WASHINGTON/NEW YORK (Reuters) - Regulators probing the stock market “flash crash” last May still have not uncovered a single cause but will point to “stub quotes” and other previously identified issues as having exacerbated the market’s dramatic drop, according to two sources familiar with the probe.
A third source said the U.S. Securities and Exchange Commission is still asking about a “smoking gun” that might explain the May 6 crash, when the Dow Jones industrial average plunged some 700 points before sharply recovering, all in about 20 minutes.
“Quote stuffing,” in which large numbers of rapid-fire stock orders are placed and canceled almost immediately, will not be fingered as one of the causes of the crash, sources have said.
But the SEC is increasingly probing market data from other trading days, looking for possible problems with what are sometimes excessive numbers of buy and sell orders, said the third source. The worry is that such a flood of orders could clog data feeds and confuse investors, giving the sender an unfair advantage to arbitrage between marketplaces.
Quote stuffing, a new term describing this possibly illegal trading practice, differs from stub quotes, which are orders placed well off the market prices for stocks.
Regulators are soon due to issue a follow-up report on the crash, which rattled investors worldwide and exposed flaws in the high-speed electronic marketplace.
So far, the report by market regulators does not contain a lot of new information and is expected to repeat earlier findings that a number of events caused the crash, two sources said. The sources requested anonymity because regulators are still collecting data and finalizing the report.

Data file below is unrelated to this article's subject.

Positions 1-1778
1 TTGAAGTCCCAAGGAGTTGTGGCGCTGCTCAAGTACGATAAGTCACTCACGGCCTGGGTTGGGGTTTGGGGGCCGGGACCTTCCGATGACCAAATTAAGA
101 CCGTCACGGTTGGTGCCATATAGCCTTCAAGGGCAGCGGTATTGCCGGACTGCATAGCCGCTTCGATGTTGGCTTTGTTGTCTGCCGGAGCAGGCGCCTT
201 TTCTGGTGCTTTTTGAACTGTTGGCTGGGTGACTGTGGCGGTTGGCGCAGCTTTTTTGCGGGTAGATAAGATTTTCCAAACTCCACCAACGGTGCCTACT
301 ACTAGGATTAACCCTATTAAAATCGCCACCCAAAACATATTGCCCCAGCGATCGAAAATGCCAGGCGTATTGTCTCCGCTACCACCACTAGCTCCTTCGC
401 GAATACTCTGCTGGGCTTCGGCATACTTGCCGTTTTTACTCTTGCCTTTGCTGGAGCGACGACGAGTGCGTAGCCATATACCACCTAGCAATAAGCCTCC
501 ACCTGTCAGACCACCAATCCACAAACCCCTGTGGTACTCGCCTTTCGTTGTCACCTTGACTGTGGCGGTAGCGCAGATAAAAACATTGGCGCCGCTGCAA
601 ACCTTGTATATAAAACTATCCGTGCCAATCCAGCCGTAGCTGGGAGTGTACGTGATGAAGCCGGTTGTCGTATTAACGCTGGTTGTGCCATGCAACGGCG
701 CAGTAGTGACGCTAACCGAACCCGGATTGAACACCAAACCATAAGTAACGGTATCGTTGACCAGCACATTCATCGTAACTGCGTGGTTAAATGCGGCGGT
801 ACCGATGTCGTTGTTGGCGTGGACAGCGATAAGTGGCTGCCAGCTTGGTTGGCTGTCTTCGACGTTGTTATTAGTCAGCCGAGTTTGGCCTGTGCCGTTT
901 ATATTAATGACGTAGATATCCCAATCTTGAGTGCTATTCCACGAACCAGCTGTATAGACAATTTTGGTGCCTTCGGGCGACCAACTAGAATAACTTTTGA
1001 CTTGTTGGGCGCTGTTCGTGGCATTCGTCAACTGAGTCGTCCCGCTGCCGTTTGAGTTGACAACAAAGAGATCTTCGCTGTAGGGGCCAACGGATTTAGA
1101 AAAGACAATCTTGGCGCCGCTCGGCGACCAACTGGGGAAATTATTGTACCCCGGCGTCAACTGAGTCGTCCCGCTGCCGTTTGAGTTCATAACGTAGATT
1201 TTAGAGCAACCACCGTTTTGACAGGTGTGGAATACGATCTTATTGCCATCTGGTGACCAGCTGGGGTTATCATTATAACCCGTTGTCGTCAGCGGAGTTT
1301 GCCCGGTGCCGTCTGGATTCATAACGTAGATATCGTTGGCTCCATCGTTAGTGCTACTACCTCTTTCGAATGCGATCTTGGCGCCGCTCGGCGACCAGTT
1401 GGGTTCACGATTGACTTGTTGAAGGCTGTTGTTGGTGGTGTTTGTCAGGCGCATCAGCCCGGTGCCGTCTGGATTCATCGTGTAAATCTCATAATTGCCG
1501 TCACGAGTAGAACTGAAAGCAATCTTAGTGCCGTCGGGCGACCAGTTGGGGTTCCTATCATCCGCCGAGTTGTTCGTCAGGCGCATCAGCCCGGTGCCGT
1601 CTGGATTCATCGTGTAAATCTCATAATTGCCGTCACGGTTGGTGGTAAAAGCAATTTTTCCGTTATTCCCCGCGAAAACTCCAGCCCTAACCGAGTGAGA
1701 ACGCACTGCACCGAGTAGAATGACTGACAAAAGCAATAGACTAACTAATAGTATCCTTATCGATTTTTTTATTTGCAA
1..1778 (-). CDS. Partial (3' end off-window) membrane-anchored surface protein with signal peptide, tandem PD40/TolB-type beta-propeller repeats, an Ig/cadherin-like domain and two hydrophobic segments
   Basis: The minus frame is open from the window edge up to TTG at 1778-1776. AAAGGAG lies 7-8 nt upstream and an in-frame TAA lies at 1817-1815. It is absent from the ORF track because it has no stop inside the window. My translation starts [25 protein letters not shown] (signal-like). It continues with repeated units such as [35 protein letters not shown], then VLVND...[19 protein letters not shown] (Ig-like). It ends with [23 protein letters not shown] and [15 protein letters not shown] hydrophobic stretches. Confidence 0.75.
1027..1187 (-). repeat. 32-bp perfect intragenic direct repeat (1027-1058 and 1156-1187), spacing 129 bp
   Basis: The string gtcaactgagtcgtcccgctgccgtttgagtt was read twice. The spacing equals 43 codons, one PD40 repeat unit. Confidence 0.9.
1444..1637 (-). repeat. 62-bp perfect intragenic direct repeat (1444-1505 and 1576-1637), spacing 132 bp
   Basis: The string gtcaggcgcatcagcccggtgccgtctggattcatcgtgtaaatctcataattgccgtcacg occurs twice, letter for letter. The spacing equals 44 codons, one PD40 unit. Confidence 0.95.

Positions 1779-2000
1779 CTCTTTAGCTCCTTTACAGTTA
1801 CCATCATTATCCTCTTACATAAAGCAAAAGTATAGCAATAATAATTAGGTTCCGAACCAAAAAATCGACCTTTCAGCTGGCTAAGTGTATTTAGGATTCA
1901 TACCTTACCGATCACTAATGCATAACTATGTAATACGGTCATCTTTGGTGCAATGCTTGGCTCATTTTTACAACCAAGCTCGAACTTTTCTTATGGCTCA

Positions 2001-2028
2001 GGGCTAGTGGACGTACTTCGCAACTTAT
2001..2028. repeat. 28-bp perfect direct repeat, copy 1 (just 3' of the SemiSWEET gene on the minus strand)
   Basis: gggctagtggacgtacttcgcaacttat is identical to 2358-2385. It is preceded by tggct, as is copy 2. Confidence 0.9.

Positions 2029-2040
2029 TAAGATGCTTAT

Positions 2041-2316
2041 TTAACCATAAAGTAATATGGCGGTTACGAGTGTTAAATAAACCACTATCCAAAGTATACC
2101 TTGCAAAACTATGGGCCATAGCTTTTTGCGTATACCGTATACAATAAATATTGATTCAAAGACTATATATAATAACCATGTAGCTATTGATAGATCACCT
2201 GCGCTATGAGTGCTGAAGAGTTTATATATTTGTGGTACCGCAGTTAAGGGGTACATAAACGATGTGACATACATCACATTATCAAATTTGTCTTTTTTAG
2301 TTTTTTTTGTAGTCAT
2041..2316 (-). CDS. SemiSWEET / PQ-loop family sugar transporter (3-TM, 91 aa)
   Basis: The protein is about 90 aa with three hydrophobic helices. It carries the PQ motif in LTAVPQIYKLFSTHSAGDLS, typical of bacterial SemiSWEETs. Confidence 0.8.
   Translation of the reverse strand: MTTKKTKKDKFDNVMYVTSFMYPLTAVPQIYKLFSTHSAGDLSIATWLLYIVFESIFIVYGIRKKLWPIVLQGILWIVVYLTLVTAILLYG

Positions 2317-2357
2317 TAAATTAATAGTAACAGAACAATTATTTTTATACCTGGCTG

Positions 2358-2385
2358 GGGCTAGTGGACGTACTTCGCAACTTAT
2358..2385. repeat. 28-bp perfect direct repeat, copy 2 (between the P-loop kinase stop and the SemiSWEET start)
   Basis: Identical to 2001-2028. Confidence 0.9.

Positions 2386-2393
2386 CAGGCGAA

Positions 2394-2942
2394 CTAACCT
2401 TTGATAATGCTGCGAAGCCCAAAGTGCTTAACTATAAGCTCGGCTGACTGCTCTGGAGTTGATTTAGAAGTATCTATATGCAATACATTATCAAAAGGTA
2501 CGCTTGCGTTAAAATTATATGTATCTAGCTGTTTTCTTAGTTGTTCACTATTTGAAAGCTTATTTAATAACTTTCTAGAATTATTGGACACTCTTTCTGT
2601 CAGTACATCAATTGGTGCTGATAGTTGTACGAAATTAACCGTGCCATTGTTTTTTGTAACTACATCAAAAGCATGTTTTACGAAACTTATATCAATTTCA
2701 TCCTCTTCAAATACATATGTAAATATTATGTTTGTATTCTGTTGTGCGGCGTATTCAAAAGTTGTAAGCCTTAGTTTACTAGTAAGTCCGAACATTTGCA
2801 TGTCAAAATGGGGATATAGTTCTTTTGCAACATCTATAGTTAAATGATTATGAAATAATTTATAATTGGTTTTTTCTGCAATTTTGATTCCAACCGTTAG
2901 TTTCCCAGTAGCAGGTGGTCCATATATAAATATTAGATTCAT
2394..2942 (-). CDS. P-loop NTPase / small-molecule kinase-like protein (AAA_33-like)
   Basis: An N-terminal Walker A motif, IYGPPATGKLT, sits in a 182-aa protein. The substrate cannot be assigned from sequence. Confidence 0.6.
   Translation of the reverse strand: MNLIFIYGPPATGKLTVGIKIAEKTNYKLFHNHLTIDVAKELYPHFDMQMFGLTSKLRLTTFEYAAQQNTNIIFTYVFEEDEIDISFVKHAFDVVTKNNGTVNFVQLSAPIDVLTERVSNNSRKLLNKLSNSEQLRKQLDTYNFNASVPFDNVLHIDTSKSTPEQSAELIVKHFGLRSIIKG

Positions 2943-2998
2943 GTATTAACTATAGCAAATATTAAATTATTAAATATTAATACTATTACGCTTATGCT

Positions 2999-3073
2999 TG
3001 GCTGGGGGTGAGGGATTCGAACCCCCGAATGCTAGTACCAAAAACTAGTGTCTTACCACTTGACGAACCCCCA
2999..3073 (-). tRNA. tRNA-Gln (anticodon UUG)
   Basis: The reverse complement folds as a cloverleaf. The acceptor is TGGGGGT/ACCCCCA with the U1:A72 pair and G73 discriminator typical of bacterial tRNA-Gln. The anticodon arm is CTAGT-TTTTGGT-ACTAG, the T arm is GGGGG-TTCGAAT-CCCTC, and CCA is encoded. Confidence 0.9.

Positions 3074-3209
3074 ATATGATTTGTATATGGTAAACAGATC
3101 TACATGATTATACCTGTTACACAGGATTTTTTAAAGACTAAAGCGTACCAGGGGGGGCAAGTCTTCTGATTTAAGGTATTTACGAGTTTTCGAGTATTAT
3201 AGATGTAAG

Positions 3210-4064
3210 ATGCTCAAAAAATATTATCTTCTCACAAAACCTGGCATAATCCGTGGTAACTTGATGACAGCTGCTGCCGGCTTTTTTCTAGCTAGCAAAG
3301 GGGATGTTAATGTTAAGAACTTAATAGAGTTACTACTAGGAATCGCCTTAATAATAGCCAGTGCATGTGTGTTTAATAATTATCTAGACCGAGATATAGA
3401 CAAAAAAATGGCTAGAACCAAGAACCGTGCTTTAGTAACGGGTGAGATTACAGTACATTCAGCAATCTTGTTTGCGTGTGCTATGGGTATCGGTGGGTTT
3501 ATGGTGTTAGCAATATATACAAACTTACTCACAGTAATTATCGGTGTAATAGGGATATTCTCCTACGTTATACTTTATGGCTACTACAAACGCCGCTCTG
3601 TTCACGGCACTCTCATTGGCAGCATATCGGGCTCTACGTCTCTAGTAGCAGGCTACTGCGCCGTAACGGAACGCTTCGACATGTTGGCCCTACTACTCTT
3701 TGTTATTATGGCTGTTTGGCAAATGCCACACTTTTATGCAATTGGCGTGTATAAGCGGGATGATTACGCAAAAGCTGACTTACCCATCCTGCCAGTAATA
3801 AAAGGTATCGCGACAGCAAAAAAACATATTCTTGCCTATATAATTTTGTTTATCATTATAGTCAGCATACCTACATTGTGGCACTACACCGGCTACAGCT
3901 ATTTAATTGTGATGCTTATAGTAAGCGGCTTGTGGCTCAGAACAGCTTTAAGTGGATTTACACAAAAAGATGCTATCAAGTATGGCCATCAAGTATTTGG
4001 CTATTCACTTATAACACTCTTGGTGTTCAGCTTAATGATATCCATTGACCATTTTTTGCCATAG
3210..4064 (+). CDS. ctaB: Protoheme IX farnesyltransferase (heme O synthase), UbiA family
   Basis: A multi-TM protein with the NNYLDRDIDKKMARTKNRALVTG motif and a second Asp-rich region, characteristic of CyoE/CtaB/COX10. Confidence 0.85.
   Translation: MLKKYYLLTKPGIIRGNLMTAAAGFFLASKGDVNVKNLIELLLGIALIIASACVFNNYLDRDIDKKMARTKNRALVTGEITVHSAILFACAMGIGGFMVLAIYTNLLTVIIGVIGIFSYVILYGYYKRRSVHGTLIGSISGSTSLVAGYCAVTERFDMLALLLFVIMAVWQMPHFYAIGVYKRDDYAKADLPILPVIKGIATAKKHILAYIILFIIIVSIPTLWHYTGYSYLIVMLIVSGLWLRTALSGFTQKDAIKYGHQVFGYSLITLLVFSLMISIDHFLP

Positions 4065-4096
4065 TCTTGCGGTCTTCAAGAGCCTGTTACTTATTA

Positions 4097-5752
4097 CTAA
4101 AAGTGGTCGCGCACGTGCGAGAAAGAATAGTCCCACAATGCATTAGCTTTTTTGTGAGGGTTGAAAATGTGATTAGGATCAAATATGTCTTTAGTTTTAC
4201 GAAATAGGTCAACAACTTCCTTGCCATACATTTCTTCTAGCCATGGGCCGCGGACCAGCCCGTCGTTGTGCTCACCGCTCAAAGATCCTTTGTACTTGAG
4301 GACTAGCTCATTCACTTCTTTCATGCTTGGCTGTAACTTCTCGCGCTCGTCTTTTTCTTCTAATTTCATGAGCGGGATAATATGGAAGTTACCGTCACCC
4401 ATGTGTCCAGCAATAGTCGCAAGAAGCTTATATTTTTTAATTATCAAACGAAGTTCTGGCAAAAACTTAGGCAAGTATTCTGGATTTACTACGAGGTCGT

The sources said the report will point to stub quotes as one of the structural issues that contributed to the plunge.
The SEC has already adopted a pilot program to help prevent a repeat of the crash. That circuit-breaker program pauses trading in a single stock when that stock is in crisis, and has tripped several times since it started in June.
The SEC also wants to ban stub quotes and is expected to propose such a rule in the near future.
For months, the SEC and other market regulators have grappled with half a dozen working hypotheses to explain the flash crash. They have probed links between declines in prices of stock index products and the severe mismatch in liquidity, among other things.
Although regulators still cannot explain what went wrong, they are considering new rules to solve problems exposed by the flash crash.
In addition to the single-stock circuit breakers and stub quote ban, the SEC wants to tighten rules for marketmakers to ensure liquidity during stressful times.
The SEC is also mulling updates to its broader circuit breakers to give markets a brief reprieve should they plunge uncontrollably. Current marketwide circuit breakers were not triggered during the May crash.
Reporting by Jonathan Spicer and Rachelle Younglai; editing by Gerald E. McCormick and John Wallace